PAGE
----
New CareerBuilder Study Looks at Top Staffing Challenges Companies are Facing in 2014
CHICAGO – Is the recession really behind us? For many U.S. companies, the answer is no.
Fifty-eight percent of employers said that when it comes to their business, it feels like the recession is not over. Among small businesses with 50 or fewer employees, the number of employers who share this sentiment is 66 percent.
The national survey was conducted online by Harris Poll on behalf of CareerBuilder from November 6 to December 2, 2013, and included a representative sample of 2,201 hiring managers and human resource professionals across industries and company sizes.
Stagnant or declining sales and human capital issues are among the concerns employers voiced in the study. Sixty-two percent reported that sales did not increase at their companies in the last half of 2013. While the outlook for 2014 is improving, more than half (56 percent) of employers don’t expect a rise in sales in the first half of the year.
“Many companies are still struggling to regain footing that was lost during the recession,” said Rosemary Haefner, Vice President of Human Resources at CareerBuilder. “Only 28 percent of employers reported that their business has returned to normal or is better than it was before 2007. Retention and productivity issues are top of mind as companies deal with constricting budgets, reorgs and long vacancies, and look to engage with current and potential employees in a more meaningful way.”
More than half of employers say they currently have positions for which they can’t find qualified candidates. In addition to recruiting high-skill applicants, some of the top staffing challenges companies say they are facing in 2014 include:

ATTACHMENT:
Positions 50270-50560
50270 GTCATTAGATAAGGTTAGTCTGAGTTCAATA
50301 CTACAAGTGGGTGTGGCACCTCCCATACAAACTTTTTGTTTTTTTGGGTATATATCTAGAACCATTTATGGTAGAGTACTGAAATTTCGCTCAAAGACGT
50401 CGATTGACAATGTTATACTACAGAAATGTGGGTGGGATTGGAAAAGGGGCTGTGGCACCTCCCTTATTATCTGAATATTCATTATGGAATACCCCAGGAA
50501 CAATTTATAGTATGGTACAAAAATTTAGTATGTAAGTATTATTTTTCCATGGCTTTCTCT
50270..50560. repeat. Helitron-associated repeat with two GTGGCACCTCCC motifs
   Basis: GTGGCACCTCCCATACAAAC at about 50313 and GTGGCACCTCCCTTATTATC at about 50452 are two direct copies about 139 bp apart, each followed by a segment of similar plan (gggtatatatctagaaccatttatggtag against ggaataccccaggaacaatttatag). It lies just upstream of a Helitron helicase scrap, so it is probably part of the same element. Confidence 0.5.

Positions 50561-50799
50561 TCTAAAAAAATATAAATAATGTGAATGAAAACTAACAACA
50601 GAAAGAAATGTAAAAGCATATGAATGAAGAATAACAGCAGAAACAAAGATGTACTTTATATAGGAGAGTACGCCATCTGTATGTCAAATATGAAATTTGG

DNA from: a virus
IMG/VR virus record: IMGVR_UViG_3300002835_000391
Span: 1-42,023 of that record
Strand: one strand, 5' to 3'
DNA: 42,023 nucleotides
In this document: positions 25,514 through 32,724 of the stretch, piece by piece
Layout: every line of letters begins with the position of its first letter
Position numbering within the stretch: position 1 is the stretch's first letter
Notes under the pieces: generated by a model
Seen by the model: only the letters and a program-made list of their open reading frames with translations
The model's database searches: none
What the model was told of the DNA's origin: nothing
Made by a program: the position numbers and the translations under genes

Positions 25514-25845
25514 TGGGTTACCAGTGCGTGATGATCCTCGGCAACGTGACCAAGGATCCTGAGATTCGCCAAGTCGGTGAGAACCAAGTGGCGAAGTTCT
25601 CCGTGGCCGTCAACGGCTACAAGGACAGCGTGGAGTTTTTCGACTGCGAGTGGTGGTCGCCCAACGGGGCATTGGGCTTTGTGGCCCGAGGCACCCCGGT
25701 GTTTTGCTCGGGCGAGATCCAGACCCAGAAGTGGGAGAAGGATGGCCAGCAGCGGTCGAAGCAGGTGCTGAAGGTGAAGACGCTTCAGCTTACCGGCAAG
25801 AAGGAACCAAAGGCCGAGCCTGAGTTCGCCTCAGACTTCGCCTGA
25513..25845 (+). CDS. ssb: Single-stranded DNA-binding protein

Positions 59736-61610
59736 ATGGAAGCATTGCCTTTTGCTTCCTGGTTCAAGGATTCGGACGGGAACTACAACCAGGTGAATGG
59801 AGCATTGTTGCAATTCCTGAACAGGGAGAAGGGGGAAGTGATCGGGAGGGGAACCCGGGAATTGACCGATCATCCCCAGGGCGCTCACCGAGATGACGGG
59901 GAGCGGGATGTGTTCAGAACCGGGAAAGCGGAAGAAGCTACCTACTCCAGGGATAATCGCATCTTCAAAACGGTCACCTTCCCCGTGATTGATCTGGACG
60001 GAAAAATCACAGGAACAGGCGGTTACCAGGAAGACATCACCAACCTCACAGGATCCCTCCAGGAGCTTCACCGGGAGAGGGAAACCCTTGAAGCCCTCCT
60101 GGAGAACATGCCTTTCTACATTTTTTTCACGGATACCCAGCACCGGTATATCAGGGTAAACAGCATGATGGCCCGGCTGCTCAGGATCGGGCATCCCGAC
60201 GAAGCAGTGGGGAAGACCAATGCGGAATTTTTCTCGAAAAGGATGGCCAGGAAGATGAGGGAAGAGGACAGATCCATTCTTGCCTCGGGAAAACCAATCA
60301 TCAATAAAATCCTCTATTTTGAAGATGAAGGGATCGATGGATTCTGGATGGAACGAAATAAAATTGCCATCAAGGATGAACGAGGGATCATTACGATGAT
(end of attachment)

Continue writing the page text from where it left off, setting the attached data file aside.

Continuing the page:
· Retaining top talent – 32 percent
· Lifting employee morale – 31 percent
· Providing competitive compensation – 27 percent
· Worker burnout – 26 percent
· Maintaining productivity levels – 25 percent
· Managing organizational changes – 20 percent
· Employee engagement – 17 percent
· Providing upward mobility – 17 percent
· Providing enough training opportunities to employees – 15 percent
· Cutting down on cost-per-hire – 12 percent
· Lack of succession planning – 11 percent
· Limited recruitment budget – 11 percent
· Adapting to new ways to source/recruit candidates – 8 percent
This survey was conducted online within the U.S. by Harris Poll on behalf of CareerBuilder among 2,201 hiring managers and human resource professionals (employed full-time, not self-employed, non-government) between November 6 and December 2, 2013 (percentages for some questions are based on a subset, based on their responses to certain questions). With a pure probability sample of 2,201, one could say with a 95 percent probability that the overall results have a sampling error of +/- 2.09 percentage points. Sampling error for data from sub-samples is higher and varies.
CareerBuilder is the global leader in human capital solutions, helping companies target and attract great talent. Its online career site, CareerBuilder.com®, is the largest in the United States with more than 24 million unique visitors and 1 million jobs. CareerBuilder works with the world’s top employers, providing everything from labor market intelligence to talent management software and other recruitment solutions. Owned by Gannett Co., Inc. (NYSE:GCI), Tribune Company and The McClatchy Company (NYSE:MNI), CareerBuilder and its subsidiaries operate in the United States, Europe, South America, Canada and Asia. For more information, visit www.careerbuilder.com
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